Second week at The Guardian Mobile Innovation Lab and SRCCON

Madeline Welsh and me at SRCCON — Portland, Oregon

This post is all about time and timing.

After my first week at The Mobile Innovation Lab I feel that I stepped into a time machine and suddenly the days started to be shorter and time started to pass faster. I guess this is what happens when you are happy and learning and immersing yourself completely in what you are doing.

Today I also had another feeling of time traveling. I am late to tell you anything about Pokémon Go, but I’m not late to tell you that Pokémon Go was launched officially in Latin America on August 3rd.

I was in the center of the mania when Pokémon Go launched in the USA on July 6, even though my Mexican iTunes account wouldn’t let me download it. The excitement was worldwide, but the world was also reporting on a phenomena that was actually not timed for them.- why? For Latin American newsrooms and technologists, the time to experience, analyze and report on this is now, and not one month ago. Even so, with no official basis than my own opinion, surely every newsroom in the world wrote something about Pokémon Go.

So questions:

When are information updates important for local newsrooms?

Are Latin American newsrooms reporting on this again?

What’s the difference from a month ago?

Pokémon Go gives us important insight into how to deliver content on small screens.

The Mobile Innovation Lab has five areas of focus:

  1. Live coverage
  2. Video
  3. Contextual delivery
  4. Content interaction
  5. Notifications

The Pokémon Go explosion and its millions of users suddenly became an important part of the discussion about contextual delivery. It showed us that audiences are willing to interact with the world and get content from their small screens. I would summarize this discussion with: How might we deliver news content derived from audience context such as calendar, GPS, accelerometer and many other mobile permissions?

Back in time to my second week here. It was very much about planning the Mobile Lab workshop for SRCCON. Again, timing popped up when I asked if the lab had swag for this very swaggy event. The answer was no, so as a designer and a intense fanatic of stickers I committed myself to create some stickers for the mobile lab and having them ready for SRCCON in Portland, Oregon, in one week.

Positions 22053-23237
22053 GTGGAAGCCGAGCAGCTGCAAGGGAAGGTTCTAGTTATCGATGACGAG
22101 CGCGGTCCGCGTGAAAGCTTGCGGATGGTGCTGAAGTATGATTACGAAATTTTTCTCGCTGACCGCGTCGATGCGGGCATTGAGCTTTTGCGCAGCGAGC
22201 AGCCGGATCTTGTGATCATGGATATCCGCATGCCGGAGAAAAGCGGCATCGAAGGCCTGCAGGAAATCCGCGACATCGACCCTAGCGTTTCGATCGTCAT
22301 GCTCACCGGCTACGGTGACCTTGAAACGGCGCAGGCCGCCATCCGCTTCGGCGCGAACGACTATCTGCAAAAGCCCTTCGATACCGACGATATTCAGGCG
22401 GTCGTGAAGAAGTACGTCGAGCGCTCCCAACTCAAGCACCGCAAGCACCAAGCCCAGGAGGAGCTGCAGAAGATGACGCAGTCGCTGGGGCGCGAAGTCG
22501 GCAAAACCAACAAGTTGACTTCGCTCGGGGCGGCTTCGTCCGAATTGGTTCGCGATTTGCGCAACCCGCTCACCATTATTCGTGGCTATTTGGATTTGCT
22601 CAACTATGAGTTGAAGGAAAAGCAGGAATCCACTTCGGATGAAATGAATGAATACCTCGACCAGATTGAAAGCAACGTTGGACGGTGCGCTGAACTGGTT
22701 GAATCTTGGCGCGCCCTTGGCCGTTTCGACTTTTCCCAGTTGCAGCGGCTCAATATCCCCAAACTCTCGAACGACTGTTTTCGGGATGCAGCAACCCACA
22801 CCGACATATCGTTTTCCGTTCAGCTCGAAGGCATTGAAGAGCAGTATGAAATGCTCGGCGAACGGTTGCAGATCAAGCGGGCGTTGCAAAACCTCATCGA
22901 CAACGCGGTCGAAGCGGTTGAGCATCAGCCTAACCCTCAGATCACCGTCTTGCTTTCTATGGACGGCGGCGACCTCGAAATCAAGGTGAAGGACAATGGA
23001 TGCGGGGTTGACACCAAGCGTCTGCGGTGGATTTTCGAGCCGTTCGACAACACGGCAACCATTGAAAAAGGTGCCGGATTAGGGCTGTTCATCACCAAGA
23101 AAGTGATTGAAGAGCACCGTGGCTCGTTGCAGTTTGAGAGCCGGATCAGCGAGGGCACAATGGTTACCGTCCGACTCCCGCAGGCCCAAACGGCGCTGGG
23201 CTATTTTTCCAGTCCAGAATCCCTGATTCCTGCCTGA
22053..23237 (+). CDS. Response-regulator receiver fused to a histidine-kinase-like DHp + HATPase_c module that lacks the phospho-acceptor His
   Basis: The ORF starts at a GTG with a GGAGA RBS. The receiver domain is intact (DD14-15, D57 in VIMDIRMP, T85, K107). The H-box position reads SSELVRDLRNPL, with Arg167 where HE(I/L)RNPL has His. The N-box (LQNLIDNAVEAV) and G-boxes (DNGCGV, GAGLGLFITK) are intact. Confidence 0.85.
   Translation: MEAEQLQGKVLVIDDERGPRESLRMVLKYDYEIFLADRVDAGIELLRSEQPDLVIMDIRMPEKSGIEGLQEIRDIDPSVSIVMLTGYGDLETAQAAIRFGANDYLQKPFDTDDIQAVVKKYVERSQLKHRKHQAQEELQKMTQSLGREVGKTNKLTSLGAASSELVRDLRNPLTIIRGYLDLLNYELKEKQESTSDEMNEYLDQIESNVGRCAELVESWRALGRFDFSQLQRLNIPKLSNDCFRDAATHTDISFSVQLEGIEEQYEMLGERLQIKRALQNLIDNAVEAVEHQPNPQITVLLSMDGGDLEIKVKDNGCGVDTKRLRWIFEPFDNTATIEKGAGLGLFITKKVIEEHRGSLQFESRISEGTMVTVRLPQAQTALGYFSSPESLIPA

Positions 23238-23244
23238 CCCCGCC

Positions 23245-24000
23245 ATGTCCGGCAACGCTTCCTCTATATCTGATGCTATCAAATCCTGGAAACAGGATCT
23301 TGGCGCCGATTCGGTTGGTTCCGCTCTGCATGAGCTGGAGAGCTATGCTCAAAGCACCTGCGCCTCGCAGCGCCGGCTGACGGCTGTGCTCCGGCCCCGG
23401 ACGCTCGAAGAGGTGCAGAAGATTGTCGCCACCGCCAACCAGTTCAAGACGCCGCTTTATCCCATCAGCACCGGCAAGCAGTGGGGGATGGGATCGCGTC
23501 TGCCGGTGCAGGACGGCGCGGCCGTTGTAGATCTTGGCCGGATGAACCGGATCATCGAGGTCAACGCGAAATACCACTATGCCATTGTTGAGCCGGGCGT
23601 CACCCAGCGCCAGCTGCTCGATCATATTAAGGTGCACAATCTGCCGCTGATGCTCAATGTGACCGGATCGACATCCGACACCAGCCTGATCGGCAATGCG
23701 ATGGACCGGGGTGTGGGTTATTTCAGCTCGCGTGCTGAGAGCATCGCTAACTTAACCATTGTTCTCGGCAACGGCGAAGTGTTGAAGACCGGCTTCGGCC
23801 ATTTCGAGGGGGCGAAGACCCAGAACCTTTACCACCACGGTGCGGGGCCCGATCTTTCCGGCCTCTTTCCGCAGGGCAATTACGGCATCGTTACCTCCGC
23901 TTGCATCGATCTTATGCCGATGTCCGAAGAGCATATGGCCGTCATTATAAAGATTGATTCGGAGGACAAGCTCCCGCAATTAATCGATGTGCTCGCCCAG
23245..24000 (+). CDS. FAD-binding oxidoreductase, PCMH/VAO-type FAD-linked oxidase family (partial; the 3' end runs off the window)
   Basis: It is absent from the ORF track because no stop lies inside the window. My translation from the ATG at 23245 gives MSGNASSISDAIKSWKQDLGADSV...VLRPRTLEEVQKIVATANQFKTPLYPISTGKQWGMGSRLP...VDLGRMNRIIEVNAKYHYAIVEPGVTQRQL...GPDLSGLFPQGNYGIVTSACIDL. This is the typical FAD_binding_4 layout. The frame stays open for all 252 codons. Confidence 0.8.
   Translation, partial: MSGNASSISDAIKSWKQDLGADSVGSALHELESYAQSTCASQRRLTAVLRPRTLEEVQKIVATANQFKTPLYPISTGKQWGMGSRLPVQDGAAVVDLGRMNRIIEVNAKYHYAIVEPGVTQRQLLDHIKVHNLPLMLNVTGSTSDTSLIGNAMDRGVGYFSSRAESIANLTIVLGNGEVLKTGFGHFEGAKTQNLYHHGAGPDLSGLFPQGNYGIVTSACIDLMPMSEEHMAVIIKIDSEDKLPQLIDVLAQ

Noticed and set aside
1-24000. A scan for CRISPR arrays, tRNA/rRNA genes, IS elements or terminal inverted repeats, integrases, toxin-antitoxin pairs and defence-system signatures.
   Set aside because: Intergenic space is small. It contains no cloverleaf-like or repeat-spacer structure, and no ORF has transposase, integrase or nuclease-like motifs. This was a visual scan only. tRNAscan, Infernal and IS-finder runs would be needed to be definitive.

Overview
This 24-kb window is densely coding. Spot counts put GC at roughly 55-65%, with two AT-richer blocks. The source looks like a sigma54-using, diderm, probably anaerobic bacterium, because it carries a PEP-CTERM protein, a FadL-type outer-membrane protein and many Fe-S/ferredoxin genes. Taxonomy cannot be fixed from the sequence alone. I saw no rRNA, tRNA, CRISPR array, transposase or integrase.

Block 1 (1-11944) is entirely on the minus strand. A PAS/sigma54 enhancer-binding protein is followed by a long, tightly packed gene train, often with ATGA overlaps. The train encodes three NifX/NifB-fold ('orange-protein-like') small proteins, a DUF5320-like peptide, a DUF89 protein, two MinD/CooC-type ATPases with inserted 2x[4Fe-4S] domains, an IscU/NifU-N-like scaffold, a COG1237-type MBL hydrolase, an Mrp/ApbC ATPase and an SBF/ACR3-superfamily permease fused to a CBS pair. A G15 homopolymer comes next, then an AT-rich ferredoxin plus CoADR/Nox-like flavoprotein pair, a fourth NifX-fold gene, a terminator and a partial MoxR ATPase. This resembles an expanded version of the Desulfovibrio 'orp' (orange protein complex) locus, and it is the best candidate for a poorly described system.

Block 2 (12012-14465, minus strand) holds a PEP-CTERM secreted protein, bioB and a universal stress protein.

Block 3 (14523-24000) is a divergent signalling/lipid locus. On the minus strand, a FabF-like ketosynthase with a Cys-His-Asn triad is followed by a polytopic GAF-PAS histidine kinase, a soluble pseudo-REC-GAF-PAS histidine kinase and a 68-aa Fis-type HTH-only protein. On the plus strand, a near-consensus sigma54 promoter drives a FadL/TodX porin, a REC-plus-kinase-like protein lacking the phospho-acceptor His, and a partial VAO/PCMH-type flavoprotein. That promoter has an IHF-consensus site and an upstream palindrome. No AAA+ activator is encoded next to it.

Our swag

The workshop was about creepiness and mobile news. I helped design how to make the workshop interesting. Plussing with the team we created a workshop in which participants were given a confidential set of mobile permissions, mostly based on Android, and from there we encouraged them to generate features and news content based on this permissions. The outcomes were very interesting, fun, and of course, creepy. You can check the notes here.

Our workshop

Now SRCCON. I met the Open News team in Austin last April, I was part of a code convening about bots and journalism. There I learned about SRCCON and applied to a scholarship; I got the scholarship so thanks to Mozilla and the Open News team I was able to live one of the exciting, overwhelming, intense, fun and interesting experiences in my life.

I just realized this needs another post just for SRCCON.

Other thoughts for timing and time and The Guardian.

I was surprised when I attended an OKR global call meeting with The Guardian Global Staff. OKR is a concept that I am familiar with since we use them at my company Civica Digital in Mexico City. I was surprised to realize that we were sharing methodologies with international organisations like The Guardian, and this is possible thanks to the sharing information that the internet provides us. I felt I was at the same time in both NYC and MEX.

I’ve had interviews and conversations with amazing people at The Guardian US team. I met Madhvi Pankhania, platform development editor; Jessica Glenza investigative reporter with whom I had an resourceful talk about social impact and journalism. Ciara McCarthy, intern participating in The Counted, another civic engaged project developed by The Guardian US. Jennifer Kho,US managing editor who actually lived in Mexico and helped very much to get some ideas together.

And all this conversations just got me thinking on time again, my head is full of ideas and plans and people, and Mexico, and Latin America, and journalism engaged with civic tech. But most important, the state of journalism in Latin America and huge time gap it exists when we talk about innovation, digital, mobile, impact and the most important, security conditions and freedom.

The more questions I get responses to, the more questions I come up with.